By June 2018, 20 million shared bikes, from over 60 different shared bike companies, have been left littering the streets, many of the startups already consigned to history. In Bike Scavengers, the designer has repurposed components from these bicycles into functional and thoughtful design pieces; from domestic storage to public seating. Progressing the upcycling campaign to encourage the public to do their own work, Mudguard Lamp is a concept is a simple electronic element that can be purchased to fit inside a bike mudguard that you’ve disassembled yourself. Stimulating public involvement, the solution to a major social and ecological problem can spread exponentially.

Of course not every product in need of upcycling is as abundant as shared bicycles littering the streets, but it doesn’t mean that it can’t find a new life with a little innovation. A collaboration with London-based responsible fashion brand, RÆBURN—who use unwanted fabrics to create innovative designer garments and accessories—LAYER’s Canopy collection comprises four rocking chairs and two screens that upcycle parachute upholstery into high-end design pieces.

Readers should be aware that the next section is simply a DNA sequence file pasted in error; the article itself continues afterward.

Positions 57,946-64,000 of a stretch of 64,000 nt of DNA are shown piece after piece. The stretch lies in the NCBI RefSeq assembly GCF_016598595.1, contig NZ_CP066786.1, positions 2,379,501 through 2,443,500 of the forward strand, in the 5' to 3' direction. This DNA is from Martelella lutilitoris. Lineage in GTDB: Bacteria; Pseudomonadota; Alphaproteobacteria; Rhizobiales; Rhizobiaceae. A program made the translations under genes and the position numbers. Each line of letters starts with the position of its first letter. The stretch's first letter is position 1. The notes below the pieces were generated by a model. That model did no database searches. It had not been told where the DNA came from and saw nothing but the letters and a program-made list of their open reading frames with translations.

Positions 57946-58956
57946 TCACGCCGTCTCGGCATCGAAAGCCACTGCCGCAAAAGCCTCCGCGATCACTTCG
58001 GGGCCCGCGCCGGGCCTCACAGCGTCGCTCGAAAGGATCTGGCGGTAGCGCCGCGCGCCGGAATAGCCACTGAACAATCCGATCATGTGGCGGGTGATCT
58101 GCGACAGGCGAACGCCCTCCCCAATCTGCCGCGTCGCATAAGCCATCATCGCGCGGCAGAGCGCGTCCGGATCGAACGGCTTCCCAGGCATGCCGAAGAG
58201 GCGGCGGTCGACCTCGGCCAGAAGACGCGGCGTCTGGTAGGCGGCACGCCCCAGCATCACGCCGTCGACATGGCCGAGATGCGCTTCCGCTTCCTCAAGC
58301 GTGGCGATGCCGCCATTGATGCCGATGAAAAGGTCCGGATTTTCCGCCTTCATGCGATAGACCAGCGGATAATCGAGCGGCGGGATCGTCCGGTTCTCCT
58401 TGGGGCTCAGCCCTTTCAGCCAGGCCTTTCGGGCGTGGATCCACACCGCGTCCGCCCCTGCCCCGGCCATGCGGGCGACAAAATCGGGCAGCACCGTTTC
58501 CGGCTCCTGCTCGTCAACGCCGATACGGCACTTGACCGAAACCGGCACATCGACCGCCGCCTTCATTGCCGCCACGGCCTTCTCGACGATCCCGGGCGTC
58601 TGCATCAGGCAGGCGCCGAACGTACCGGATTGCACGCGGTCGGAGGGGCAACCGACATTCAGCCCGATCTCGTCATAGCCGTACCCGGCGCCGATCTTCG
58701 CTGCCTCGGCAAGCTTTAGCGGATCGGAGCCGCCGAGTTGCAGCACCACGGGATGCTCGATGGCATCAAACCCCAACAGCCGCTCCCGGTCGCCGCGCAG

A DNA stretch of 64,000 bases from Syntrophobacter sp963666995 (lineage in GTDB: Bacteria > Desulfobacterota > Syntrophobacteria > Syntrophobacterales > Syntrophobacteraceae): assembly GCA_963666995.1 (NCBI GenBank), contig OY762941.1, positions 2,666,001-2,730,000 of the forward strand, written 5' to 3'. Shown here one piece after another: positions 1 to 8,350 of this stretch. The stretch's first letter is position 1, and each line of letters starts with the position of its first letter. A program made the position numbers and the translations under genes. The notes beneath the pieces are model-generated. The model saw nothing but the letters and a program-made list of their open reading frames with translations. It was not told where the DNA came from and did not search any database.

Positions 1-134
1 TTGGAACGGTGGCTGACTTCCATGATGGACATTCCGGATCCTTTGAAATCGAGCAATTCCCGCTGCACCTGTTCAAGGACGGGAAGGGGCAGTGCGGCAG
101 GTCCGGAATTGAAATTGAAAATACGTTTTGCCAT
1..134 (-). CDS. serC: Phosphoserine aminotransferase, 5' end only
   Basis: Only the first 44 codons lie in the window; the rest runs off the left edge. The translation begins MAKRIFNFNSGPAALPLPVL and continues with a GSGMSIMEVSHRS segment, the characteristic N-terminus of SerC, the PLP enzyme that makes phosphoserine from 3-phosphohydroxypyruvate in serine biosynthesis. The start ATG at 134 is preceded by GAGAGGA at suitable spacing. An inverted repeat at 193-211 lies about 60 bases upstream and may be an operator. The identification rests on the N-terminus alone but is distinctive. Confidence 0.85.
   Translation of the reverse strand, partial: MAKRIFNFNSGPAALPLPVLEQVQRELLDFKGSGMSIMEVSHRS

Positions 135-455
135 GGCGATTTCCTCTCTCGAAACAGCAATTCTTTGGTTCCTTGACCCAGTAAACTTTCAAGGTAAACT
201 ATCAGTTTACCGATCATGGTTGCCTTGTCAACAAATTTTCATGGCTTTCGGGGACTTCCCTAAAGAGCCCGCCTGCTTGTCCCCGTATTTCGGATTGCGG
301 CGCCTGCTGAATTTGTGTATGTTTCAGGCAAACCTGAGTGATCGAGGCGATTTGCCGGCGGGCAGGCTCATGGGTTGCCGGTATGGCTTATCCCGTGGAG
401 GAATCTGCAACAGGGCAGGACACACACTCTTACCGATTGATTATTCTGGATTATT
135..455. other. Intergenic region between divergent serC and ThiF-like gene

The studio, founded by award-winning designer Benjamin Hubert, have a commitment to eco-aware design, and Canopy demonstrates how minimal design intervention can reimagine a discarded material as a truly remarkable, gallery worthy, product; the parachute itself the most expressive element of each piece.

Upcycling has come a long way since turning wooden pallets into garden furniture, using plastic bottles as plant-pots. Today, these inspirational creatives lead a way for others to follow. Creativity is ‘the use of imagination or original ideas to create something’, and the projects here show just how original an approach contemporary designers are taking to repurposing waste; turning one man’s trash into another’s treasure.

The essence of Art for Planet Earth is to make real, tangible change by way of creativity. In an age where waste is literally clogging our planet’s arteries, transforming it intosome thing new is as bold a statement as creatives can make. For the future of recycling, the only way is up.

By James Davidson